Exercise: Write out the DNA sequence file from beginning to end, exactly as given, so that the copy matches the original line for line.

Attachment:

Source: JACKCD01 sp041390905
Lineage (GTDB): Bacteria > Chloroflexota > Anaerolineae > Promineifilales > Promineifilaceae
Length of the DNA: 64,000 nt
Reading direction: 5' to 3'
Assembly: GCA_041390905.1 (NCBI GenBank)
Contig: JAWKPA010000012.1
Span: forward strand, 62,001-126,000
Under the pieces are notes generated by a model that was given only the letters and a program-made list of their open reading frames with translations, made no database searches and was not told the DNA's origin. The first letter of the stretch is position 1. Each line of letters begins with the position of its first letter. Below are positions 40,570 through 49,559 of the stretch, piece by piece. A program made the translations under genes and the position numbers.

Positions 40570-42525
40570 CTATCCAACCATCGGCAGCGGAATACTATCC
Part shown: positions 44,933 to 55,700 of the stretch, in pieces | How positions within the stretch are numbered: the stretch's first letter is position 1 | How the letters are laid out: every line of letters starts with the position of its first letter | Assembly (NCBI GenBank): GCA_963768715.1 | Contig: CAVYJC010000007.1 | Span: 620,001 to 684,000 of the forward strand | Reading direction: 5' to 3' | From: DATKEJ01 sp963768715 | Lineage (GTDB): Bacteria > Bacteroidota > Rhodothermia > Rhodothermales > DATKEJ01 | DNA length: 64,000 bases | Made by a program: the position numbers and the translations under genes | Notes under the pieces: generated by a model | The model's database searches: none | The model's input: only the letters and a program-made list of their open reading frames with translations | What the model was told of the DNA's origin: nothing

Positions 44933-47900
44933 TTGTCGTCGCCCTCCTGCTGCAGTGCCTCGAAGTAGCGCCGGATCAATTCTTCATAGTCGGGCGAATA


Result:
Source: JACKCD01 sp041390905
Lineage (GTDB): Bacteria > Chloroflexota > Anaerolineae > Promineifilales > Promineifilaceae
Length of the DNA: 64,000 nt
Reading direction: 5' to 3'
Assembly: GCA_041390905.1 (NCBI GenBank)
Contig: JAWKPA010000012.1
Span: forward strand, 62,001-126,000
Under the pieces are notes generated by a model that was given only the letters and a program-made list of their open reading frames with translations, made no database searches and was not told the DNA's origin. The first letter of the stretch is position 1. Each line of letters begins with the position of its first letter. Below are positions 40,570 through 49,559 of the stretch, piece by piece. A program made the translations under genes and the position numbers.

Positions 40570-42525
40570 CTATCCAACCATCGGCAGCGGAATACTATCC
Part shown: positions 44,933 to 55,700 of the stretch, in pieces | How positions within the stretch are numbered: the stretch's first letter is position 1 | How the letters are laid out: every line of letters starts with the position of its first letter | Assembly (NCBI GenBank): GCA_963768715.1 | Contig: CAVYJC010000007.1 | Span: 620,001 to 684,000 of the forward strand | Reading direction: 5' to 3' | From: DATKEJ01 sp963768715 | Lineage (GTDB): Bacteria > Bacteroidota > Rhodothermia > Rhodothermales > DATKEJ01 | DNA length: 64,000 bases | Made by a program: the position numbers and the translations under genes | Notes under the pieces: generated by a model | The model's database searches: none | The model's input: only the letters and a program-made list of their open reading frames with translations | What the model was told of the DNA's origin: nothing

Positions 44933-47900
44933 TTGTCGTCGCCCTCCTGCTGCAGTGCCTCGAAGTAGCGCCGGATCAATTCTTCATAGTCGGGCGAATA